Let’s Review the Science of Extreme Weather

August 30, 2017

If this is a teachable moment for Uncle Dittohead or Aunt Teabag, feel free to share.

Noah Diffenbaugh, above, and in an op-ed below.

New York Times:

Stanford, Calif. — On Sunday, amid the unfolding disaster in Texas, President Trump tweeted his amazement that Hurricane Harvey was producing unprecedented rainfall and flooding. He shouldn’t have been surprised.

Climate science has repeatedly shown that global warming is increasing the odds of extreme precipitation and storm surge flooding. Refusing to acknowledge this impairs our ability to prepare for future extreme weather and endangers American lives and property.

The storm has already caused tremendous damage in Houston and the surrounding region, including at least five deaths. And because it is likely to remain stalled along the Gulf Coast, more destruction seems a certainty.

Although seas have risen and warmed, and the atmosphere now holds more moisture, we can’t yet draw definitive conclusions about the influence of climate change on Hurricane Harvey. Hurricanes are complex events, and the role of historical warming in their development continues to be studied. But it is well established that global warming is already influencing many kinds of extremes, both in the United States and around the world, and it is critical to acknowledge this reality as we prepare for the future.

In particular, recent research shows that weather that falls outside of our historical experience is becoming more likely. For example, my colleagues and I recently found that global warming has already increased the odds of record-setting heat waves across more than 80 percent of the planet where we have reliable observations, and influenced record-setting wet and dry events across half that area.


Meteorologists explain that Hurricane Harvey stalled off the Texas coast because two high-pressure atmospheric masses—huge bookends made out of air—have squeezed it in place, and there haven’t been any high-level currents to help steer it away.

Harvey is yet another of several recent weather disasters marked by such shocking staying power, punishing whole regions for days or weeks on end—and longer. Others include a massive heatwave over Russia and flooding in Pakistan in 2010, the Texas drought of 2011, the California drought that began around the same time and continued through this year, and the flooding last year in Texas’s neighbor to east, Louisiana.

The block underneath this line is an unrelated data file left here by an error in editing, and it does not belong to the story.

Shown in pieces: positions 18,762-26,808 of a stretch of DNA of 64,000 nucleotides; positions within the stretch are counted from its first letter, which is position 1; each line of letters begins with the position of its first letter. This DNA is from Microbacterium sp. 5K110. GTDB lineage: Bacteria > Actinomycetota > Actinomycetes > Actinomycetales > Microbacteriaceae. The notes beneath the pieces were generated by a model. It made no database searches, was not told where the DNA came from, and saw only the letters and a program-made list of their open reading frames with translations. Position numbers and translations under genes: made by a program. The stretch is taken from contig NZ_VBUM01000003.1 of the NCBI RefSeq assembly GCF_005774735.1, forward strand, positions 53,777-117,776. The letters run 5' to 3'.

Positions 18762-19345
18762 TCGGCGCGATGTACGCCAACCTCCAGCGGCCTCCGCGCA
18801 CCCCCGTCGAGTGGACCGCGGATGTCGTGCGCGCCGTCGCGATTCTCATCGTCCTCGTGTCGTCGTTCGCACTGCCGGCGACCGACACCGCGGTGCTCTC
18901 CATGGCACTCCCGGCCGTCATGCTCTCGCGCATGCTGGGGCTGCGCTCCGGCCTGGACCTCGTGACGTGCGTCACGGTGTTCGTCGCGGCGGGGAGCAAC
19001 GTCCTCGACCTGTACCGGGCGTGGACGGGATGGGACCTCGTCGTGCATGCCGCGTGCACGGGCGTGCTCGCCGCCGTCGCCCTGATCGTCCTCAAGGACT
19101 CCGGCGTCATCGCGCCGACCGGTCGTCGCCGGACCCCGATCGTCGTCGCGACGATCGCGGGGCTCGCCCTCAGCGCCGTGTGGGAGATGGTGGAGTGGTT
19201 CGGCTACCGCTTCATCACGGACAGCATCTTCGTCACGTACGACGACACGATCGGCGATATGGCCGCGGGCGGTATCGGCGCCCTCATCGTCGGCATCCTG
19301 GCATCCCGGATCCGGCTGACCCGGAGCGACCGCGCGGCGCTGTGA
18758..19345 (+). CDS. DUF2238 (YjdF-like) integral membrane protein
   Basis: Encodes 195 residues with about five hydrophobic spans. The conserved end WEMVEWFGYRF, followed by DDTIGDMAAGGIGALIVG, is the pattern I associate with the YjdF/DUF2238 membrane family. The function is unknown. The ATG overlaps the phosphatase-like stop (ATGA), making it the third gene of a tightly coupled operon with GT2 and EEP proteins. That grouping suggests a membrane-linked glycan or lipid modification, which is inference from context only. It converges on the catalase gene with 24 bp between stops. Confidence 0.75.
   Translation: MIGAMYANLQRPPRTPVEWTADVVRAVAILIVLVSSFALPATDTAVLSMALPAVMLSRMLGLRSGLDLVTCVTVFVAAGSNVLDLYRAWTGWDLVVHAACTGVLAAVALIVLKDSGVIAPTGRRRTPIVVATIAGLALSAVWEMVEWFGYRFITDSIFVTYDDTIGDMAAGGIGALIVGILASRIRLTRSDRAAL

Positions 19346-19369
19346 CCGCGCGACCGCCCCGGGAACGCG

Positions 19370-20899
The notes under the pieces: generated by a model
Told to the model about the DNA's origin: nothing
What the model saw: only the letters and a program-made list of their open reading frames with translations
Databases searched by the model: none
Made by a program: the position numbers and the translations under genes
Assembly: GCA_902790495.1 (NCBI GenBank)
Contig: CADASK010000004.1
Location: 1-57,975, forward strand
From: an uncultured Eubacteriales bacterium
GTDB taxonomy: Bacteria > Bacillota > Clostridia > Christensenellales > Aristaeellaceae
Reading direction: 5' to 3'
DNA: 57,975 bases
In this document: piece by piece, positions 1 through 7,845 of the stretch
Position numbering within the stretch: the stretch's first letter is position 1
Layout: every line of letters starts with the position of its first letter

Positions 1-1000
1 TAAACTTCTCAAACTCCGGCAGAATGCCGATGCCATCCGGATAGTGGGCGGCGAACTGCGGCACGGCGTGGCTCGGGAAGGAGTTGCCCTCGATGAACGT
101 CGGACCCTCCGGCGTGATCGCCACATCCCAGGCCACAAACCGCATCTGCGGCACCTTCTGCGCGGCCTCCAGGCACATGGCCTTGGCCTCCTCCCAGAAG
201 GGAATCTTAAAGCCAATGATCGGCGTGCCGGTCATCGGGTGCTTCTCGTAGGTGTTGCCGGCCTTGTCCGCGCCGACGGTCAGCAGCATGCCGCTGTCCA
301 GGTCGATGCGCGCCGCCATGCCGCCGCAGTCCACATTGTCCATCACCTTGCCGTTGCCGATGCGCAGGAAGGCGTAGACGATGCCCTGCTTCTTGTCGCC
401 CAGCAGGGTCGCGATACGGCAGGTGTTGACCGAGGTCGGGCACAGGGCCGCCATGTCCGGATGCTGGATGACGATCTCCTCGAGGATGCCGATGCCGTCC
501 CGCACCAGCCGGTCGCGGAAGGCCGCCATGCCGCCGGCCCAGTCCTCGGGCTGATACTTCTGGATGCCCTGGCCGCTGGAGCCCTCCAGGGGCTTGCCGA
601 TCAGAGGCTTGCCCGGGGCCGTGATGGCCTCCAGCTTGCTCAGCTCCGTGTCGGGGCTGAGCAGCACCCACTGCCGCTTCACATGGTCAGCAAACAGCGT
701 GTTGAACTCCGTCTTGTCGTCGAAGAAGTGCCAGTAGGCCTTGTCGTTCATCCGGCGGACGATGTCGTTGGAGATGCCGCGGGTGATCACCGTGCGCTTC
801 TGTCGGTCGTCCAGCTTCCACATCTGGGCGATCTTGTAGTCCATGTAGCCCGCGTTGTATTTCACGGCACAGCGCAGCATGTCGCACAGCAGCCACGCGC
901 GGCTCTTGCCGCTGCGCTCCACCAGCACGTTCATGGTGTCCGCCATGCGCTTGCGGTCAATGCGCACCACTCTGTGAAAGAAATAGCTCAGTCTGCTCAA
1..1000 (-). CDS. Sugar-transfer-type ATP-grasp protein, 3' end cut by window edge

Sluggishness in storms is a big deal, particularly if they’re increasing in frequency. “It turns a garden-variety disaster into a catastrophe,” said Paul Douglas, a broadcast meteorologist and weather entrepreneur. As Harvey stays put, it functions as a firehose that sucks warm water from the Gulf of Mexico and the atmosphere, and dumps it inland. As of this writing, meteorologists predict Harvey will move north-northeast Wednesday, and up into the Mississippi basin Friday.

Just to be clear, climate change itself is no longer up for debate—both in the scientific community and among national governments (with few notable exceptions). Understanding it is relatively simple. Global average temperatures are rising. There’s at least 4 percent more water vapor in the air than 70 years ago. Ice sheets are melting. Seas are swelling. These phenomena are the direct effects of warming, and humans are causing it.

“That’s the part of the science everyone agrees about,” said Adam Sobel, professor of applied physics and math, and Earth science, at Columbia University.

What experts don’t agree on, however, is whether—or how much—manmade climate change is responsible for this meteorological stickiness that’s kept Harvey over South Texas.

Below, the example of Hurricane Sandy.  Changes in large atmospheric circulation patterns turn ordinary storms into monsters.

2 Responses to “Let’s Review the Science of Extreme Weather”

  1. wpNSAlito Says:

    Peter, you should know that many people have trouble listening to the narrative when the “background” music is too loud, as in that video.

  2. grindupbaker Says:

    I bet you Trump will go with cosmic rays because they’re from way outside so got that immigrant thug appeal.

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